Who is the real Piper Chapman? Is the Netflix character based on a real person?
Piper Chapman’s real name is similar to her TV counterpart. The real Piper Chapman is actually named Piper Kerman. Kerman is the author of the groundbreaking memoir about her time in women’s prison, Orange Is the New Black.
Read more about the Piper Kerman, the real Piper Chapman in Orange Is the New Black.
Piper Kerman: The Real Piper Chapman
Piper Chapman’s real name is is Piper Kerman. Orange Is the New Black is Piper Kerman’s memoir of her year at a federal women’s prison. Piper was a well-educated white woman from an upper-middle-class, liberal New England family. Growing up in these circumstances, there seemed to be little doubt that Piper would go to a good college, graduate, and start a successful career as a white-collar professional. With her social and financial privileges, as well as her obvious intelligence and solid work ethic, this kind of life was certainly open to Piper. But Piper was to take a different path, one that her experiences and background could never have prepared her for. Piper Kerman is the real Piper Chapman, and wrote the memoir that was eventually turned into a TV show.
Life With Nora
Piper Kerman, the real Piper Chapman, graduated from Smith College in the early 1990s. Not wanting to settle down right away and start a career, she instead went looking for adventure and new opportunities for self-exploration. She moved to the nearby town of Northampton, Massachusetts, where she began a bohemian chic life alongside a clique of other 20-something college graduates. She worked at a brewery and enjoyed casual sexual encounters with her peers. During this time, she also explored another dimension of her sexuality, having relationships with women as well as men.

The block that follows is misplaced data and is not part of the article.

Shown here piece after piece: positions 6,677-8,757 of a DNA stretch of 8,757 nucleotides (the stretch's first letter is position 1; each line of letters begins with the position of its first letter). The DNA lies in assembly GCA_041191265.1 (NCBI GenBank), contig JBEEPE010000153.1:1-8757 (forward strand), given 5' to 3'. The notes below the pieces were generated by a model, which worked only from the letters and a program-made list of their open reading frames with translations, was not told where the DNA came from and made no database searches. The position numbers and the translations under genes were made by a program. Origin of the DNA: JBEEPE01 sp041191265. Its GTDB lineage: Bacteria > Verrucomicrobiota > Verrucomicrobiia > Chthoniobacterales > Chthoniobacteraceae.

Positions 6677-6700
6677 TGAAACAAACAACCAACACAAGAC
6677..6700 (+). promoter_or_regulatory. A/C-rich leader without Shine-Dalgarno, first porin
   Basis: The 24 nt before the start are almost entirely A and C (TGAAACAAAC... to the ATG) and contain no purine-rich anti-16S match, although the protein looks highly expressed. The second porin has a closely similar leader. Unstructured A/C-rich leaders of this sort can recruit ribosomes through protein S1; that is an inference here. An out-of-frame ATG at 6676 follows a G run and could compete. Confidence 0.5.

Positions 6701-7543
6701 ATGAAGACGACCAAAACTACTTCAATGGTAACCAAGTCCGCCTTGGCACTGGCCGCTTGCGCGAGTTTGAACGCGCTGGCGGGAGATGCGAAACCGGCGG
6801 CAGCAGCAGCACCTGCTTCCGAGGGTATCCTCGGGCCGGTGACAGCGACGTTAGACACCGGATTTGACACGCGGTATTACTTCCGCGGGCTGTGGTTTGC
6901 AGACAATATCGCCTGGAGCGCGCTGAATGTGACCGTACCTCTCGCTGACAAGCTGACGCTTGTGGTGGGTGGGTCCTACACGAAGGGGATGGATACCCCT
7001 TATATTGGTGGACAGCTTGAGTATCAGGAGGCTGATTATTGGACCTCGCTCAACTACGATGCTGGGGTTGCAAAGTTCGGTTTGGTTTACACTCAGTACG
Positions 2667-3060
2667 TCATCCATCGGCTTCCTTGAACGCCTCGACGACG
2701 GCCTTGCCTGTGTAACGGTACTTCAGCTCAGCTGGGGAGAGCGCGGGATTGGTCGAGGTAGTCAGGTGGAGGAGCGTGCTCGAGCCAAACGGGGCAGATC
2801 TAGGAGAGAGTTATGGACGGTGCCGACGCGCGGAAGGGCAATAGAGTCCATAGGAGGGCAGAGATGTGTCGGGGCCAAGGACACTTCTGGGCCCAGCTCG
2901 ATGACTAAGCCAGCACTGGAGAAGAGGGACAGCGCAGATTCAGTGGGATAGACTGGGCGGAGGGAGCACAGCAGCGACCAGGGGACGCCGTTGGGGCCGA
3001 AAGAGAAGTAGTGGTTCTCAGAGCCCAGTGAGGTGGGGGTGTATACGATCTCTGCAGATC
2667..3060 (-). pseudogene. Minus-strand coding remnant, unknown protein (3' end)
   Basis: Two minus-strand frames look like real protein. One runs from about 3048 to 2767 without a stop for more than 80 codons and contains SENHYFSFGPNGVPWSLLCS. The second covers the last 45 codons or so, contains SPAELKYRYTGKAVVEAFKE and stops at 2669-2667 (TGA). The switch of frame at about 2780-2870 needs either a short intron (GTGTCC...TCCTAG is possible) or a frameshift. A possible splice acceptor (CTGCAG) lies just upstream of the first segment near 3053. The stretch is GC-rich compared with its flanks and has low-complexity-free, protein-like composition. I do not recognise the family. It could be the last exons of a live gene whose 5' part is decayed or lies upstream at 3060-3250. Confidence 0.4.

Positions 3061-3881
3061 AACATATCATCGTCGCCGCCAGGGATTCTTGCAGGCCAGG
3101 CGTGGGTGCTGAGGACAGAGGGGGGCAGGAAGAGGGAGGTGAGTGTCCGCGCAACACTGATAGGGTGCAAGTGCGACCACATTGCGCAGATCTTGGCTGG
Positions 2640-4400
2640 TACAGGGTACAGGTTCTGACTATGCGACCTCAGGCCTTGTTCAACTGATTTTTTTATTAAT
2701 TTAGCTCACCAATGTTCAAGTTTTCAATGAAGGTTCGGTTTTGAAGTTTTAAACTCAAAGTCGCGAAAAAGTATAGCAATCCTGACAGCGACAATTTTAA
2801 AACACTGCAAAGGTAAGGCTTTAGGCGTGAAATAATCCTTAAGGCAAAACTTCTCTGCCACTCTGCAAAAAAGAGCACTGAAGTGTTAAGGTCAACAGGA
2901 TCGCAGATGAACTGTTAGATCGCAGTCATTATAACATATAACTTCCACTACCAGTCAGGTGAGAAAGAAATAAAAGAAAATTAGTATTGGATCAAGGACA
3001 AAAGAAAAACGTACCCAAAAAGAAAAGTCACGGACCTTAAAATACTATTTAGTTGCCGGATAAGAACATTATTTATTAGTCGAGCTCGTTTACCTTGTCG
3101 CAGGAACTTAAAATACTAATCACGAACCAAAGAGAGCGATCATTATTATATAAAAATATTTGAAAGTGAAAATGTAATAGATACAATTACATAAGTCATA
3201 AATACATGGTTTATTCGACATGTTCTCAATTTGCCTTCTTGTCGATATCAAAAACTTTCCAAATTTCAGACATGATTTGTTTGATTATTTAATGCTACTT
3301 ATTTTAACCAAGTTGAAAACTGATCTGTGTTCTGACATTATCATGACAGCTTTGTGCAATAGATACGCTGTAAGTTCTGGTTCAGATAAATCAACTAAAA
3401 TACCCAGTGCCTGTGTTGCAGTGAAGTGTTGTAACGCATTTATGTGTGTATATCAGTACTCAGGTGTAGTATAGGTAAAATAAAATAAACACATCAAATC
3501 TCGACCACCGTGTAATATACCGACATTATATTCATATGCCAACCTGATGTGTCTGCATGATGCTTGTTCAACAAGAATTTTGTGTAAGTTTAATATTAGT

It was during this period of Piper’s life that she met a mysterious, but intriguing woman named Nora Jansen. While Nora was not conventionally attractive, she had an allure that mesmerized Piper. Piper quickly learned that Nora was a far-from-conventional person with a far-from-conventional job—Nora, in fact, was a drug dealer, working for an international heroin smuggling ring headed by a West African drug lord.
For Piper, who was desperately looking for adventure and unique life experiences, Nora was a window into a thrilling and high-stakes world. Piper fell under Nora’s sway and began a torrid love affair with her. As the months went on, Piper became more and more involved with Nora’s smuggling operation, as did many of her Northampton friends.
Nora provided Piper with the adventure that Piper craved. On a whim, she moved with Nora to San Francisco, where they began a life defined by travel to distant and exotic locations, where Nora would meet her contacts in the drug ring. Piper was engaged as a courier in this operation, transporting bags of drug money through international airports. She was fascinated and thrilled by the adventure and risk of it all, and she relished the opportunity to see the world. The real Piper Champan’s story is similar to her TV counterpart.